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"boozho, Brother!"

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The interviewers then asked us what our mission was. I told them I didn't want to see the Native American culture die, and it was really hard for me to keep from crying because 20 million people would be seeing this and we had shared so much. And then I gave Kichiemon II a dream catcher. With tears in my eyes I said 'I wish you and your people peace.' Kichiemon II said 'I wish your people peace and also good dreams.' I looked up and he had tears in his eyes, too." - Julie Walker

This September, 20 million Japanese television viewers will be seeing a cultural exchange made between the touring artists of the Grand Kabuki Theatre and Julie and Paul Walker, local Native American rights activists who own Eagle Speaks, a Native American art gallery in downtown Ann Arbor. The Walkers were interviewed by Fuji television on June 3 at the Wexner Center for the Visual Arts in Columbus, Ohio about the spirituality, traditions and currently political issues affecting Native Americans. 

"We went first to the auditorium to watch the Kabuki rehearse," said Paul Walker, who is Ojibway, Potawatomi and Ottawa. 

kabuki - literally meaning song, dance and acting - originated as outdoor dance performances and brought off-beat dances and costumes to the stage. Kabuki players are generally born into the tradition and trained by a father or relative. 

"Kichemon II, the Kabuki actor," said Paul, "asked about our art and its meaning. I told him of the mandela which is made of wool and feathers and that it brought peace and good health. He also asked about the dream catcher. I told him it is hung over a child's bed and that the air is full of dreams - both good and bad - and that the good dreams know the way through the dream catcher to the child and that the bad dreams get caught in the web, then get destroyed by the light of the morning." 

Among the political issues discussed for the Tv interview, Julie talked about the attempt by resort owners and sports fishermen in Wisconsin to halt federally approved spearfishing, claiming that the Native Americans are taking all the fish. "The Native American harvest was only a tiny percentage of the total fish caught," she said.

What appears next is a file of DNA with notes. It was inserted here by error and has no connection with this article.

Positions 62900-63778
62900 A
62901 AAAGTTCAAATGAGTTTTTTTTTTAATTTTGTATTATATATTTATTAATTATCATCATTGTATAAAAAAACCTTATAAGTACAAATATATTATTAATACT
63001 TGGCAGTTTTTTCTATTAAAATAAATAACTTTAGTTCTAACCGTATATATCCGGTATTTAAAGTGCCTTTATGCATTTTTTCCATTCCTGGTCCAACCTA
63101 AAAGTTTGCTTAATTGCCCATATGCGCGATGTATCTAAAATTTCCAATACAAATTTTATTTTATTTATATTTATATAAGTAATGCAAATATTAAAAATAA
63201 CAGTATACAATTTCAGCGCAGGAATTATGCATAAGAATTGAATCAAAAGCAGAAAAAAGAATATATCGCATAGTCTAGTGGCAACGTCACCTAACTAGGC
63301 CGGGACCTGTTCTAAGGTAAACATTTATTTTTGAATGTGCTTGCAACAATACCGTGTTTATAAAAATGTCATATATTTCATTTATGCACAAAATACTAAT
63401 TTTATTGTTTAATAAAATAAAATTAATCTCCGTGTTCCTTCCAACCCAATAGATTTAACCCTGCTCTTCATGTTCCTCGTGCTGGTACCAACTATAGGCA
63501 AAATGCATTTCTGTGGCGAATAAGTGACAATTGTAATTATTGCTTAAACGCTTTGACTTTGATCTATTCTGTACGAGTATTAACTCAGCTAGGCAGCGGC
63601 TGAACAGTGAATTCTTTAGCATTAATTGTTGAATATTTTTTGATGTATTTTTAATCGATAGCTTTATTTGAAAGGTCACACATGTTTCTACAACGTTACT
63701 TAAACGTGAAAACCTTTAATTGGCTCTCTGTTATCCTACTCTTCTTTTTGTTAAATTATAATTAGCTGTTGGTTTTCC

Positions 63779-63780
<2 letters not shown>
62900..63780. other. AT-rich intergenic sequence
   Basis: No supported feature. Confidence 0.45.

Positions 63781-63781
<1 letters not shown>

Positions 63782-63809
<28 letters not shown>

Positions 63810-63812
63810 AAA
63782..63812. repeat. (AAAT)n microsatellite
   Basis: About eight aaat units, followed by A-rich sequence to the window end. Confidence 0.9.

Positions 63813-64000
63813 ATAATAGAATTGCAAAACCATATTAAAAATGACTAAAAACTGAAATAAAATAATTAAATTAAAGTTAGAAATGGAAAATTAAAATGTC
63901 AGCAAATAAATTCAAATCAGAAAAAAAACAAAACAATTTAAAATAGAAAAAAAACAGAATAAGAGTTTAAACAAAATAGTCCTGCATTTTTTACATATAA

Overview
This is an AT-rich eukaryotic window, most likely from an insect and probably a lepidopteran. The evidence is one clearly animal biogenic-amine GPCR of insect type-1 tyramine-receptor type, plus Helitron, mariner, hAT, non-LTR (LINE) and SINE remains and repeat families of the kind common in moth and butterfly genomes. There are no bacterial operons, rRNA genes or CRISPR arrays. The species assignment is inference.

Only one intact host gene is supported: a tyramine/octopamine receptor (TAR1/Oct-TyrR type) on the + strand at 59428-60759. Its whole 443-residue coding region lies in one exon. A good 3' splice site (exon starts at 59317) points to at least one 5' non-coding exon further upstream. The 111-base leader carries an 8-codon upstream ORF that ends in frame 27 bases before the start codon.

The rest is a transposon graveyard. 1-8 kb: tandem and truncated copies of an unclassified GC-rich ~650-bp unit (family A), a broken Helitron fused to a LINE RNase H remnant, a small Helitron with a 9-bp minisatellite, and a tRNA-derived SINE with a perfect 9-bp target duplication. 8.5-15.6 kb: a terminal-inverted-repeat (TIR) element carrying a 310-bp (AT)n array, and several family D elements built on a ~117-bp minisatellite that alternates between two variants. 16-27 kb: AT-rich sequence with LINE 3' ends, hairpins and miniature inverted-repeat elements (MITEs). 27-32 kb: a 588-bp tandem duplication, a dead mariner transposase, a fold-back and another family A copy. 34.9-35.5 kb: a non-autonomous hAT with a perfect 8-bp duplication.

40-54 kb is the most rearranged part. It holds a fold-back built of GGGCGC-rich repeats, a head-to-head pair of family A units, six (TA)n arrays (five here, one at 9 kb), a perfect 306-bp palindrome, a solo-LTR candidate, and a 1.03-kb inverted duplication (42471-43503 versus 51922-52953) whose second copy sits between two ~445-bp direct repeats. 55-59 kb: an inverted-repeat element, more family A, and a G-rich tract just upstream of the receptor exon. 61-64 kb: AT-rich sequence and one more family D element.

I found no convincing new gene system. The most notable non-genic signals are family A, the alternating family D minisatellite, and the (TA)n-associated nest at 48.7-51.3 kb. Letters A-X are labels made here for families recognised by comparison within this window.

"Those who oppose it are protesting at the boat landings in Wisconsin and throwing rocks at the Indians, and yelling racial slurs, and a bomb was even found on one of the protestors," said Paul. 

The Walkers also raised the issue of Big Mountain where the Peabody Coal Company discovered tons of Black Mesa coal and uranium on Indian lands in the southwest and with the help of the U.S. government had been forcibly relocating hundreds of Dine (Navajo) peoples off their sacred land. 

"The Dine are being relocated to homes that are falling apart, on land where the worst uranium tailing spill ever recorded has occurred. Many do not have adequate heat or electricity. They are bulldozing their homes on the reservation and reducing their livestock by 90% which is the Dine peoples means of food," said Julie. 

"I also told of how Indians today call each other 'brother,'" said Paul, "and that we try to be at peace with each other because Native American religion is the same - honoring Mother Earth. Kichiemon II and his people of Japan also call each other brother. We shook hands and I said 'Boozho (Hello), brother."